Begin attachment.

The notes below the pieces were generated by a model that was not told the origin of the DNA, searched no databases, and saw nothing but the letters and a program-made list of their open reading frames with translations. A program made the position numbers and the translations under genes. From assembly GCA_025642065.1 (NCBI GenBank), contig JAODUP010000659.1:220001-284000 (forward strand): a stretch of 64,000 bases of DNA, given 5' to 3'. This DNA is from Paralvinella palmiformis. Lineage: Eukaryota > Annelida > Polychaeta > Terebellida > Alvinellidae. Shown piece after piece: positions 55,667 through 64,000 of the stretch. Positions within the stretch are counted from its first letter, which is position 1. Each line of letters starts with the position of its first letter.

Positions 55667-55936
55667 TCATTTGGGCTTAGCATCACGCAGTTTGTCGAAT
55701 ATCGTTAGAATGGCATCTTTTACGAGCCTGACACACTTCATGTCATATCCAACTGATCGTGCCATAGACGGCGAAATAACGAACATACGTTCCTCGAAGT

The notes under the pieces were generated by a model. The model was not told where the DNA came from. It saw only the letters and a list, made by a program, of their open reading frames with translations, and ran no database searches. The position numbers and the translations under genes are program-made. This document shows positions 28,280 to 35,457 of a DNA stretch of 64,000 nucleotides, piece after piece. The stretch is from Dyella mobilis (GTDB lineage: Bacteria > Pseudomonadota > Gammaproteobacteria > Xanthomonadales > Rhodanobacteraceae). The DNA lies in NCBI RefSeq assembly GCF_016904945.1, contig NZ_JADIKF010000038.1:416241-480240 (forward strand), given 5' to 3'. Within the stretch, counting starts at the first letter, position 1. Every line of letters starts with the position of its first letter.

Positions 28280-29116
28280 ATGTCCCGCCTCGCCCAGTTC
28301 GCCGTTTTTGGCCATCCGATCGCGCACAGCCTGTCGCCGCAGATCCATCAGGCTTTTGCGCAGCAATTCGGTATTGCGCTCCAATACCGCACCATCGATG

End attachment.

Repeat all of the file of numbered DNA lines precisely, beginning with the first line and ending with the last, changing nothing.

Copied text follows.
The notes below the pieces were generated by a model that was not told the origin of the DNA, searched no databases, and saw nothing but the letters and a program-made list of their open reading frames with translations. A program made the position numbers and the translations under genes. From assembly GCA_025642065.1 (NCBI GenBank), contig JAODUP010000659.1:220001-284000 (forward strand): a stretch of 64,000 bases of DNA, given 5' to 3'. This DNA is from Paralvinella palmiformis. Lineage: Eukaryota > Annelida > Polychaeta > Terebellida > Alvinellidae. Shown piece after piece: positions 55,667 through 64,000 of the stretch. Positions within the stretch are counted from its first letter, which is position 1. Each line of letters starts with the position of its first letter.

Positions 55667-55936
55667 TCATTTGGGCTTAGCATCACGCAGTTTGTCGAAT
55701 ATCGTTAGAATGGCATCTTTTACGAGCCTGACACACTTCATGTCATATCCAACTGATCGTGCCATAGACGGCGAAATAACGAACATACGTTCCTCGAAGT

The notes under the pieces were generated by a model. The model was not told where the DNA came from. It saw only the letters and a list, made by a program, of their open reading frames with translations, and ran no database searches. The position numbers and the translations under genes are program-made. This document shows positions 28,280 to 35,457 of a DNA stretch of 64,000 nucleotides, piece after piece. The stretch is from Dyella mobilis (GTDB lineage: Bacteria > Pseudomonadota > Gammaproteobacteria > Xanthomonadales > Rhodanobacteraceae). The DNA lies in NCBI RefSeq assembly GCF_016904945.1, contig NZ_JADIKF010000038.1:416241-480240 (forward strand), given 5' to 3'. Within the stretch, counting starts at the first letter, position 1. Every line of letters starts with the position of its first letter.

Positions 28280-29116
28280 ATGTCCCGCCTCGCCCAGTTC
28301 GCCGTTTTTGGCCATCCGATCGCGCACAGCCTGTCGCCGCAGATCCATCAGGCTTTTGCGCAGCAATTCGGTATTGCGCTCCAATACCGCACCATCGATG